Thursday, August 27, 2015

Broken Promises

Every night I come home from work, or if I am working from home, I close the work documents on my computer and I say to myself, "Tonight, tonight I will sit down and write." Then I go to make dinner. Two hours and a meal later, I somehow find myself on YouTube watching another episode of The Great British Bakeoff, having not written a word.

I promised you ice cream. I promised you rice. I promised you onion tart. I am delivering on exactly none of those promises.

I'm going to make it up to you with soup, glorious soup.

Louisa Shafia's Saffron Corn Soup is one of the best soups I have ever made. Certainly it is the best corn soup I have ever made. It was amazingly delicious served hot and equally as delicious eaten cold. Judging from the title alone, I first thought that this soup would be a delicate thing, but then I looked at the ingredients list and I saw turmeric and dried limes and lemon. I thought they were bold flavors to go with saffron and yet somehow it worked. The turmeric lends warmth, the corn a rich creaminess and sweetness and the lime gives the soup a kick of brightness.  Then comes the saffron, weaving it's way through the soup in a floral undertone.

If you're in America and you can get late summer corn, now's the time to make this soup. If you're in Israel, well, you'll just have to make due with the starchy, sort of bland vegetable that passes for late summer corn around here. Sorry. The soup will still be good though, I promise.

Saffron Corn Soup

Lightly adapted from The New Persian Kitchen by Louisa Shafia

A note on ingredients: In Jerusalem, dried limes can be found in most of the spice stores that line the alleyways of the Machneh Yehuda Market. I imagine that they can be found in any good spice store throughout Israel. I know less about finding dried limes in America. If anyone has good leads, please mention them in the comments.

3 tablespoons vegetable oil
2 yellow onions, diced
1 teaspoon turmeric
6 large ears of corn, shucked
3 dried Persian limes, soaked in hot water for 15 minutes, then pierced with a knife or fork
6 cups chicken stock or water
1/2 teaspoon saffron
salt and pepper
3 tablespoons lemon or lime juice

1. Over medium heat, heat the oil in a stockpot. Add the onions and cook until they start to brown a bit, about ten minutes. Add the turmeric and the corn, and then the dried limes along with their soaking water. Pour in the stock or water and bring to a boil. Cover the pot and simmer for about 15 minutes, or until the corn is tender.

2. Remove the pot from the heat. Squeeze the limes against the side of the pot to extract their flavor and then remove them. Let the soup cool a bit. Blend half the soup in a blender or using a hand blender. Add the saffron, salt and pepper. Add the lemon or lime juice, to taste. Serve hot or cold.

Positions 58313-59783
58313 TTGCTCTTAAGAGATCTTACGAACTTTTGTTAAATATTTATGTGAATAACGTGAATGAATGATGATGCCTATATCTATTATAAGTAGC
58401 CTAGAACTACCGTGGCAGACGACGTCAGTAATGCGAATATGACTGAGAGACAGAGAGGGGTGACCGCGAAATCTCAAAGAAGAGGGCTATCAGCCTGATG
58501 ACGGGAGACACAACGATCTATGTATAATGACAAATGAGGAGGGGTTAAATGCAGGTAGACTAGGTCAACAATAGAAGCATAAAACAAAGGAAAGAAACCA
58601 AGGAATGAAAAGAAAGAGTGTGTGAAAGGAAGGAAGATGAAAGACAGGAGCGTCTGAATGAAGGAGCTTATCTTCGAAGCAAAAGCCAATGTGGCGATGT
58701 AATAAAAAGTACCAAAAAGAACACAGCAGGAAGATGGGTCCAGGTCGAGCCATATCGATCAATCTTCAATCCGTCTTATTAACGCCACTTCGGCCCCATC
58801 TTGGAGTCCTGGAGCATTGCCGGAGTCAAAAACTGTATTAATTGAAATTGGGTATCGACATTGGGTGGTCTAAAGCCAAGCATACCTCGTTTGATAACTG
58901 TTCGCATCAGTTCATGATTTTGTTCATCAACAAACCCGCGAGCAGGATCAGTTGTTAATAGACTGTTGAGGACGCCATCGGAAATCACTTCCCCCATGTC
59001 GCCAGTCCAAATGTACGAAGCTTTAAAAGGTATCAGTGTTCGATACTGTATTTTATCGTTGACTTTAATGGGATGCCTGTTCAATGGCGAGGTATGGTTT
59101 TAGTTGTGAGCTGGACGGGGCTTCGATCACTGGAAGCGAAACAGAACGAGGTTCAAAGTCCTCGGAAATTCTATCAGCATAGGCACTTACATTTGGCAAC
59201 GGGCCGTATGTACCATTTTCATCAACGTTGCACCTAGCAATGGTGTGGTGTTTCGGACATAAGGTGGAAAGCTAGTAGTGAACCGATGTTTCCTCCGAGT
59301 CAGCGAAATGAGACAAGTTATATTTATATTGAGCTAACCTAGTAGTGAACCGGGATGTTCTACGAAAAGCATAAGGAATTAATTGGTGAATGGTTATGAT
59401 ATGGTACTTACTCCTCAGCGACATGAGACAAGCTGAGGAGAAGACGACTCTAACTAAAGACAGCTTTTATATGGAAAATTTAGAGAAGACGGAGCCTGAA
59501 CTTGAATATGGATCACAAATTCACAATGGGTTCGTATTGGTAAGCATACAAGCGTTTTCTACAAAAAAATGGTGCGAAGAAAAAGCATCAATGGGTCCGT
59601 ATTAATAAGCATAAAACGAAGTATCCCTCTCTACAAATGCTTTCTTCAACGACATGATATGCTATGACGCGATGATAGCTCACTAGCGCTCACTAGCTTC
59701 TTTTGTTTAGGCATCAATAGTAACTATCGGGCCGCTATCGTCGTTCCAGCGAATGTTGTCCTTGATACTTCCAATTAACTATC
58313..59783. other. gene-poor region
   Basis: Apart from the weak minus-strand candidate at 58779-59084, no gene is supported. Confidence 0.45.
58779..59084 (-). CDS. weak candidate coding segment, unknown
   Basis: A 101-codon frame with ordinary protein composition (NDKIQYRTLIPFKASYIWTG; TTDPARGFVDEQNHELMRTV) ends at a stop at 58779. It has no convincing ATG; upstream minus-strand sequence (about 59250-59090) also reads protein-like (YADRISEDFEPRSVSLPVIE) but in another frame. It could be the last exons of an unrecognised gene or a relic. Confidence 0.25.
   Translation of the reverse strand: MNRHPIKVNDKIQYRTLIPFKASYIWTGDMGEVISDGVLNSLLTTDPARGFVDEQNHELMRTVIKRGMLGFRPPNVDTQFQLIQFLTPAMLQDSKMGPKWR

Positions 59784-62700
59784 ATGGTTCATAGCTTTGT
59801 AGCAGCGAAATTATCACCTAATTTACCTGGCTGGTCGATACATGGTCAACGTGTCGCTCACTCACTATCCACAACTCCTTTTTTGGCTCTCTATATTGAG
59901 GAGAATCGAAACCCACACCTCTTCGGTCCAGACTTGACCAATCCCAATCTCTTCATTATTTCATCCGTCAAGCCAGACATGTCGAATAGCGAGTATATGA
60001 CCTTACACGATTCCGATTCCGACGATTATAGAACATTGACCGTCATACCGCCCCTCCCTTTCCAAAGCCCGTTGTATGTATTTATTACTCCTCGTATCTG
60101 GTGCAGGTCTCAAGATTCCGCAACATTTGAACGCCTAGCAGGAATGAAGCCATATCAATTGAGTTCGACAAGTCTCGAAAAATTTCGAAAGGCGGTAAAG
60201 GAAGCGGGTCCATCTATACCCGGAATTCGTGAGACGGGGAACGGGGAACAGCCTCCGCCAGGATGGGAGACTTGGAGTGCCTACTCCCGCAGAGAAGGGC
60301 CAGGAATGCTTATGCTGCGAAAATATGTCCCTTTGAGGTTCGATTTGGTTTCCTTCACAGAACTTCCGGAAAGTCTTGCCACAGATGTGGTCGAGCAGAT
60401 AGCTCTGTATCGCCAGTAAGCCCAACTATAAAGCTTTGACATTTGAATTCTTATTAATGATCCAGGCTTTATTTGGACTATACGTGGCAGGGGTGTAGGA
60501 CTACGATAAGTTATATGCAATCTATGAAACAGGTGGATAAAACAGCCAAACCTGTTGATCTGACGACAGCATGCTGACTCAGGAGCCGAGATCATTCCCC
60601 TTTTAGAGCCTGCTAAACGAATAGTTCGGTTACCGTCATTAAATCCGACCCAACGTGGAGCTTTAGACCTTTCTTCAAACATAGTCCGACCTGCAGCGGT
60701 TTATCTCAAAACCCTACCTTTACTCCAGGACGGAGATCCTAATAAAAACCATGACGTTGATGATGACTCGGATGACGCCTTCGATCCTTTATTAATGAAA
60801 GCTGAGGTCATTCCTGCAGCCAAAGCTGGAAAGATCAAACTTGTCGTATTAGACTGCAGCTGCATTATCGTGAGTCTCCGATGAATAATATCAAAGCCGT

Sunday, July 12, 2015

Winner, Winner

There is so much food to talk about- ice cream, more ice cream, Persian rice, a rockin' onion tart, a new grill sitting in my backyard etc. All the food, as they say around here. But first, chicken and the mystery that is Jamie Oliver.

I don't want to like Jamie Oliver as much as I do. As a sometimes grumpy introvert, I should find his relentless cheerfulness and enthusiasm annoying. Plus, he's everywhere. He's always publishing a new cookbook, starring in a new TV show, backing a new initiative, and so and on and so on. Enough. Hallas. And yet, somehow, someway I find his cheerfulness encouraging and enthusiasm genuine. His cookbooks are always good; his tv shows informative, and his initiatives causes that I believe in. I keep on waiting for him to let me down, and he keeps on hitting out of the park (insert parallel British idiom here). How in the ever-loving world does he do it? I mean, where does he find the time and the energy? Obviously he has assistants and staff and sous-chefs and probably a ghost-writer or two, but still. Still. What is this loveable thing we call Jamie Oliver? How?

Which brings me back to chicken. I've made this chicken a few times now and every time it exceeds expectations. Sure, I mean, look- basil and tomatoes and a whole head of garlic are never going to be bad, but there's nothing quite like the transformation they undergo after an hour and a half in the oven nestled between chicken pieces. I don't know how Jamie Oliver knew it, but somehow he did. Somehow he knew how garlic would mellow and sweeten and tomatoes could collapse and infuse; how the great brightness of basil could become a complex back-note, a bass-line, if you will. Maybe Jamie Oliver knows the science of it, but to me it's a little bit magical- and isn't that the point?

Chicken with Tomatoes, Basil and Garlic

Adapted very lightly from

4 chicken legs
4 chicken thighs
a big bunch of basil, roughly chopped
a good amount (about two handfuls) of tomatoes (cherry or grape tomatoes work best)